Sunday, November 27, 2011

$462 minus $58....That is a Hard One!

The math problem I gave the boys was that they had $462 and had to give me $58.

First I had them use our place value cards and count out $462.

 OK...they both have the $462. But now HOW do they give me $58?  I expected Douglas, 8, to have the solution quickly as he has been doing subtraction with borrowing for a couple years. However, we had not used these cards in a long time and he had forgotten how to use them. I had brought them out to make Charles, 6, do some thinking. So for the moment they are both stumped.

 Charles gives me the $50, but has no idea where or how to get the $8. 

To help them, I keep pointing to the extra cards, referring to them as a "bank."

Charles simply takes the extra six 1s he needs from the bank.

 So Douglas follows suit. Problem solved, right? Hmmmmmmmmm.  I tell them there is just one problem. I am going to have to have them arrested for robbing the bank. They laugh, but put the money back.

 They keep thinking and moving the cards around, but are finding no solution.

About this time, Charles remarks, "This is the hardest problem ever!"

 I remind them again that this is a bank....Charles says, "I got it!" and he told Douglas his idea. He could give the bank one of his $10 and get some $1s.
Douglas immediately sees what he had been missing. He could "borrow" and he knew how to do that.

 Now they still have $462, just with different denominations.  So... is now easy to give me $58.
And the answer is $404.  $462 minus $58 equals $404. PROBLEM SOLVED! 

And a new concept has been introduced. We went on to work the problem out on paper and it made complete sense to him.  He worked several problems with borrowing...both using the cards and on paper.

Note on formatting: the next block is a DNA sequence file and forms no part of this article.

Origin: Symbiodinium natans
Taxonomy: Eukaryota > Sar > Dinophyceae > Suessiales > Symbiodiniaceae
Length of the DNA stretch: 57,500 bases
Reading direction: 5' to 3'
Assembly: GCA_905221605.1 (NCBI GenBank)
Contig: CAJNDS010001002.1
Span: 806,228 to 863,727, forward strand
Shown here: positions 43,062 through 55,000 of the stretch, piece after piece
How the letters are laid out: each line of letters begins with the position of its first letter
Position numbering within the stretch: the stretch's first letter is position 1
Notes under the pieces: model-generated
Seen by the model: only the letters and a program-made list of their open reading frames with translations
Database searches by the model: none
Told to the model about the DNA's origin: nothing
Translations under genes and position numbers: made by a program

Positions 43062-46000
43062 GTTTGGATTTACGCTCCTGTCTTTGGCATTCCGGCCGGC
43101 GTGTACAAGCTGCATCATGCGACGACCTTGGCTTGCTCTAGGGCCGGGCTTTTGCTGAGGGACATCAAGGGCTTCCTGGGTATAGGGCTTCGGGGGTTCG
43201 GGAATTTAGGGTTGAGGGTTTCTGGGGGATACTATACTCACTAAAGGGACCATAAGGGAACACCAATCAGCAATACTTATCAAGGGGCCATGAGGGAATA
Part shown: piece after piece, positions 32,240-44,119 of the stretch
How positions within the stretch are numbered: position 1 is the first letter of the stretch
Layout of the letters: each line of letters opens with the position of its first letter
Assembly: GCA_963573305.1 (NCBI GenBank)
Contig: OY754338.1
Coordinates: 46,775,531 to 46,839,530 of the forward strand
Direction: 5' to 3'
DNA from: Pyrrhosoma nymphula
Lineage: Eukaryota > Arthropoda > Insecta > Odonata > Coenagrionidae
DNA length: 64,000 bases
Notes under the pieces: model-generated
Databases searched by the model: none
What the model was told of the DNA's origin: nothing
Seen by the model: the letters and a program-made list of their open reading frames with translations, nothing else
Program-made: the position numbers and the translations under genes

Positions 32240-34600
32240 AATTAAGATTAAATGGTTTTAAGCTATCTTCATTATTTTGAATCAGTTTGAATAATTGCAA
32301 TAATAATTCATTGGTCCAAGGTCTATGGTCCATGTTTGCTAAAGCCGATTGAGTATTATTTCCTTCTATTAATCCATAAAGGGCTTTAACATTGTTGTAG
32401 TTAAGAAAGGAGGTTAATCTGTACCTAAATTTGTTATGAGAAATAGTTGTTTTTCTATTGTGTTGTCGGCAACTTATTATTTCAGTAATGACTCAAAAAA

Monday, November 14, 2011

Dress Code

We have the most interesting dress code at our school. Children may dress as they like. They choose some amazing styles.

Diana in her ballerina dress. She thinks it is beautiful and wears it often. Mom is happy that she is willing to wear it over warmer, modest clothing.

Princess Diana. She loves to be dressed "pretty" which includes jewelry and gloves. It often also includes her fairy wings.

Accessories are important for the well-dressed princess or fairy.

You can never tell who might show up at the school table together. Today it was two super heroes and "Pastor John." As soon as Wesley got up this morning he asked Douglas if he could wear Douglas' new tie. So, of course, he had to wear a dress shirt too. The other boys told him he looked just like Pastor John (from their church) except Pastor John has different shoes. (Wesley has cool spiderman shoes!)
Pajamas are acceptable attire, especially first thing in the morning, or in the evening after dinner.
Even pajamas that glow in the dark!

Hats are OK, too. Grandma often asks them to remove them if she is taking pictures and wants to see their faces though.
Pirates are welcome.
Even those who are heavily armed. We have no metal detectors here...except for the new one Douglas bought himself to hunt for treasure.
Super hero in red is ready to fight for peace, justice, and the American way...or anything else that allows him to use water pistols, swords, guns, bow and arrows, or light sabers.

The Fearsome Foursome!  Douglas in red, Wesley in green, Diana is the ninja and Charles is Zorro.

Wesley, the green caped crusader.
Charles makes a handsome Zorro...even with barefeet.

 Diana is quite a ninja.

The children love to dress-up or be in costumes. They also love to be fairies (Diana), cowboys, Vikings, knights, Pa Ingalls and family, Daniel Boone, and of course, Darth Vader or Luke Skywalker (since they found light sabers at Goodwill). I love their imaginations and their play-acting.

Of course, they get it from their mother who also liked to dress up when she did her schooling at home oh, oh, so many years ago....
Their mom...Cortney.

Tuesday, November 1, 2011